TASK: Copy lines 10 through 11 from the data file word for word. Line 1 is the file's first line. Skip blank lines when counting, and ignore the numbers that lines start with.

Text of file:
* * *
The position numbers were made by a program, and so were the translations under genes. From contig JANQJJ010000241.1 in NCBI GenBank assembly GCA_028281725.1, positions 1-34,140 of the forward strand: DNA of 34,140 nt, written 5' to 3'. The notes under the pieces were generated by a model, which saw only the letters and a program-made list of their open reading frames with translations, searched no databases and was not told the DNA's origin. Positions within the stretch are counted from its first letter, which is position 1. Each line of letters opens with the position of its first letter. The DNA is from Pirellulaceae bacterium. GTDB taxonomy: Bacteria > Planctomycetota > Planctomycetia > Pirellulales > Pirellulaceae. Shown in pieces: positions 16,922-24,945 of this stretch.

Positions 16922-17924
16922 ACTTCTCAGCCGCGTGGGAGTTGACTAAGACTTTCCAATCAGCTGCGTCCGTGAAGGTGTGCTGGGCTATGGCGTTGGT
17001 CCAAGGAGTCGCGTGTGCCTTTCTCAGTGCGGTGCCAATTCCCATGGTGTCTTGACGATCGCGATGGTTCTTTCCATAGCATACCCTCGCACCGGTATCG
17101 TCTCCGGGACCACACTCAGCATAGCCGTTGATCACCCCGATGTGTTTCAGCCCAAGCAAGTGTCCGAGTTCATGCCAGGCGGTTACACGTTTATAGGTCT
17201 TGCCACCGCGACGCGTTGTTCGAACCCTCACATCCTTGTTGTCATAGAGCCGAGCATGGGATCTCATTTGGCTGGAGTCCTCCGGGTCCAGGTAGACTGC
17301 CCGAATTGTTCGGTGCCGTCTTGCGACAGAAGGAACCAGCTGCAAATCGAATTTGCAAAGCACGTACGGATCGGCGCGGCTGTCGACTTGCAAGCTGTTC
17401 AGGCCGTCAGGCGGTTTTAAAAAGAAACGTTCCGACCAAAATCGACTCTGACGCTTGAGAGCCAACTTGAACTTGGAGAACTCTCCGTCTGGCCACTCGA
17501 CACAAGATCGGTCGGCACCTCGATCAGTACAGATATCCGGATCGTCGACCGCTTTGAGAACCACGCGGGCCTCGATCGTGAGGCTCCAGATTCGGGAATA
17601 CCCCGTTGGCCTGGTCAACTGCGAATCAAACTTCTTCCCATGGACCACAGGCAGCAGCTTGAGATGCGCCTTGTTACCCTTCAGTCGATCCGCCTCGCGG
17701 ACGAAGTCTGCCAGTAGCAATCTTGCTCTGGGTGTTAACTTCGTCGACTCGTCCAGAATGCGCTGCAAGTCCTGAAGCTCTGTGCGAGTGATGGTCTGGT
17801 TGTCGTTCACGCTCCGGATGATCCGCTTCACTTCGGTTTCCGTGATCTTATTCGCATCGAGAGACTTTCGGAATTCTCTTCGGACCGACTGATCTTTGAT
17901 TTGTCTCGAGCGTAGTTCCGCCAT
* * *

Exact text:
17601 CCCCGTTGGCCTGGTCAACTGCGAATCAAACTTCTTCCCATGGACCACAGGCAGCAGCTTGAGATGCGCCTTGTTACCCTTCAGTCGATCCGCCTCGCGG
17701 ACGAAGTCTGCCAGTAGCAATCTTGCTCTGGGTGTTAACTTCGTCGACTCGTCCAGAATGCGCTGCAAGTCCTGAAGCTCTGTGCGAGTGATGGTCTGGT